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The Lost Temple
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About the Author

Tom Harper was born in 1977 and grew up in West Germany, Belgium, and America before returning to England to study history at Lincoln College, Oxford. His conclusion to the short story "Death by the Invisible Hand" was published in "The Economist" in 1997, and his novels have been translated into twelve languages. He lives in England with his family.

Reviews

Fans of Harper's superb historical trilogy set during the Crusades (The Mosaic of Shadows, etc.) are likely to be disappointed by this middling thriller, yet another variation on the Indiana Jones theme. In 1947, the British, Americans and Russians are all looking for the legendary shield of Achilles because it may contain "Element 61," a chemical element then missing from the periodic table that could be used in weapons. C.S. Grant, a British adventurer in need of a government pardon, agrees to help recover a murdered archeologist's notebook that may hold clues to the shield's whereabouts. A number of stock supporting characters, including an attractive female archeologist and an elderly scholar, accompany Grant to Crete in search of answers. While Harper offers some interesting discussions about the origins of Homer's poems, some readers may weary of such formulaic plot elements as a slow-motion romance, gunfights, hairbreadth escapes and the loss of a key clue. (Nov.) Copyright 2008 Reed Business Information.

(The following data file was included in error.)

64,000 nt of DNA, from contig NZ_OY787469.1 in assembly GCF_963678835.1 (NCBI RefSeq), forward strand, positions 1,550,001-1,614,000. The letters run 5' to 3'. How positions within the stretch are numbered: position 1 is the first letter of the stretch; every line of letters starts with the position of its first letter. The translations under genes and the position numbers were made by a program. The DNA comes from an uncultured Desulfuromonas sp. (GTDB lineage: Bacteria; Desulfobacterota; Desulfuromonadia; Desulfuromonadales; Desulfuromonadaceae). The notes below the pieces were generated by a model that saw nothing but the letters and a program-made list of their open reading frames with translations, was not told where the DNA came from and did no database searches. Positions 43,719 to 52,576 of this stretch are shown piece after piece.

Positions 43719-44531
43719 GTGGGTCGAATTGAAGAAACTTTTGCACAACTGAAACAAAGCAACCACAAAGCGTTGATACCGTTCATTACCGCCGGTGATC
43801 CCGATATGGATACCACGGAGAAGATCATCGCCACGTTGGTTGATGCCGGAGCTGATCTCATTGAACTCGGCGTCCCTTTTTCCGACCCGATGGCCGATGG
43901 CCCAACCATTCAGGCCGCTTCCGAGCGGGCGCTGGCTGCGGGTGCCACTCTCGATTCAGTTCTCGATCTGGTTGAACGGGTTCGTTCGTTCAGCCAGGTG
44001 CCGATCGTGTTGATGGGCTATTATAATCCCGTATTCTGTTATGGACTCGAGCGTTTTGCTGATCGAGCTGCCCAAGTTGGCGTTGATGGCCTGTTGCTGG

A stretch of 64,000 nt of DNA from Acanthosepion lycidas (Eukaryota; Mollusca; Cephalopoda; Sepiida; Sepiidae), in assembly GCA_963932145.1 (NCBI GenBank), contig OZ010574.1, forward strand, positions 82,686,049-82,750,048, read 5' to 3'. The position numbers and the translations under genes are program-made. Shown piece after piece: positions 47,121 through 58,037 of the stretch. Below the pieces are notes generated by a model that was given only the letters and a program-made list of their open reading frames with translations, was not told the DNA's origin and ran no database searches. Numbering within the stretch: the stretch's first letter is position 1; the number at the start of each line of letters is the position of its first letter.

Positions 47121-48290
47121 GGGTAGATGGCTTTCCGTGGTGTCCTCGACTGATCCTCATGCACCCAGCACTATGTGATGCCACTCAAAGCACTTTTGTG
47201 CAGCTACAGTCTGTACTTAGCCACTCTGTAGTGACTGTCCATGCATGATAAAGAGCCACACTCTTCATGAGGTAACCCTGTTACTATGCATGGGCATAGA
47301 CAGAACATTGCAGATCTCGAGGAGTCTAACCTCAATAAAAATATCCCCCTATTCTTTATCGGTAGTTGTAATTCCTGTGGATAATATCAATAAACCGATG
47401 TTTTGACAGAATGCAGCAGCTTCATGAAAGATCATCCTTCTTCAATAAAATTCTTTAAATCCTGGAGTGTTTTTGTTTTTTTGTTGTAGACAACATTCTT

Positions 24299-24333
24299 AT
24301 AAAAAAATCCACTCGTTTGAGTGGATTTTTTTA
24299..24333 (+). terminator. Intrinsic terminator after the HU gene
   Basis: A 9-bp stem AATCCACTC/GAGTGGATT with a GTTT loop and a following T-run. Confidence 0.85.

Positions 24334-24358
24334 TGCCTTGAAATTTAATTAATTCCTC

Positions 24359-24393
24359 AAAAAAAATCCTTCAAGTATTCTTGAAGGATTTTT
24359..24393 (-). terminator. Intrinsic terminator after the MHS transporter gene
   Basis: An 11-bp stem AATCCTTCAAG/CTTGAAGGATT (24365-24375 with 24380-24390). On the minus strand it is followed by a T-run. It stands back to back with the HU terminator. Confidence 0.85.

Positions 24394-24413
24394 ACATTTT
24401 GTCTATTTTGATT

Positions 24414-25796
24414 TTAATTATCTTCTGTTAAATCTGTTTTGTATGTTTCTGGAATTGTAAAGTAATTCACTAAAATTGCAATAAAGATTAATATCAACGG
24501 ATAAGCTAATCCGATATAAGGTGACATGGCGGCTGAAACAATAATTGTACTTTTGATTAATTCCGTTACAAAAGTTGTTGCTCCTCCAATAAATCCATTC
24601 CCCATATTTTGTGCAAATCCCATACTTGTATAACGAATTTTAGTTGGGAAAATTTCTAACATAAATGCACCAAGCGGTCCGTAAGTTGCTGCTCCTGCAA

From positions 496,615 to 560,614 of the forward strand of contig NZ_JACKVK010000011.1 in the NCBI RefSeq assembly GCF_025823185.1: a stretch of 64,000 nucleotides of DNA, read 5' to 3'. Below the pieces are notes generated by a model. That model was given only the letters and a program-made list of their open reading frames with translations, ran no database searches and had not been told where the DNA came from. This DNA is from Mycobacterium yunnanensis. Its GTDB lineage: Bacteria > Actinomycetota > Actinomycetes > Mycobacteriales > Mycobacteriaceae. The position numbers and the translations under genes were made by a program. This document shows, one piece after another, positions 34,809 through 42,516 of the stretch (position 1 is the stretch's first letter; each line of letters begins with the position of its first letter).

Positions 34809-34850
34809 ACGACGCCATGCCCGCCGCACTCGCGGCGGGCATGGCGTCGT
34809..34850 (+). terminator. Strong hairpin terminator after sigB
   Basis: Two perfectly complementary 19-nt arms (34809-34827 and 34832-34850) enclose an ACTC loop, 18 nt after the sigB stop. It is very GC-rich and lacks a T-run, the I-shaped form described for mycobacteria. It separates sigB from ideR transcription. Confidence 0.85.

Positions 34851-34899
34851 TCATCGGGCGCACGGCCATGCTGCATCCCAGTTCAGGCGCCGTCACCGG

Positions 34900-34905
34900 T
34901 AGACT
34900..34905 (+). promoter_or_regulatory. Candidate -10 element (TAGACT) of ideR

British author Harper (Knights of the Cross; Mosaic of Shadows) takes us back to the 1940s in this action-packed thriller. When the Germans invade Crete and pillage the site of an archaeological dig, the archaeologist passes his notebook to Sam Grant, a former special-ops soldier, for safekeeping. Six years later, Grant is conscripted by his previous employer to find a great treasure that includes Achilles' shield. With assistance from an Oxford professor and an old flame, Grant forms a team to decipher the notebook, translate some ancient tablets found at the dig, and discover the location of the shield. Perhaps to impart a degree of authenticity to the dialog, Harper gives one operative a vocabulary of coarse language that permeates nearly every sentence he speaks, while another uses terms that may have been standard for the period in which the book is set but to modern readers register as offensive ethnic epithets. Nevertheless, the novel seems well researched as it pertains to Greek history, culture, and myth and the true-life Troy discovery. Fans of Homer and the genre should enjoy it. Recommended for popular fiction collections.-Laura A.B. Cifelli, Fort Myers-Lee Cty. P.L., FL Copyright 2008 Reed Business Information.

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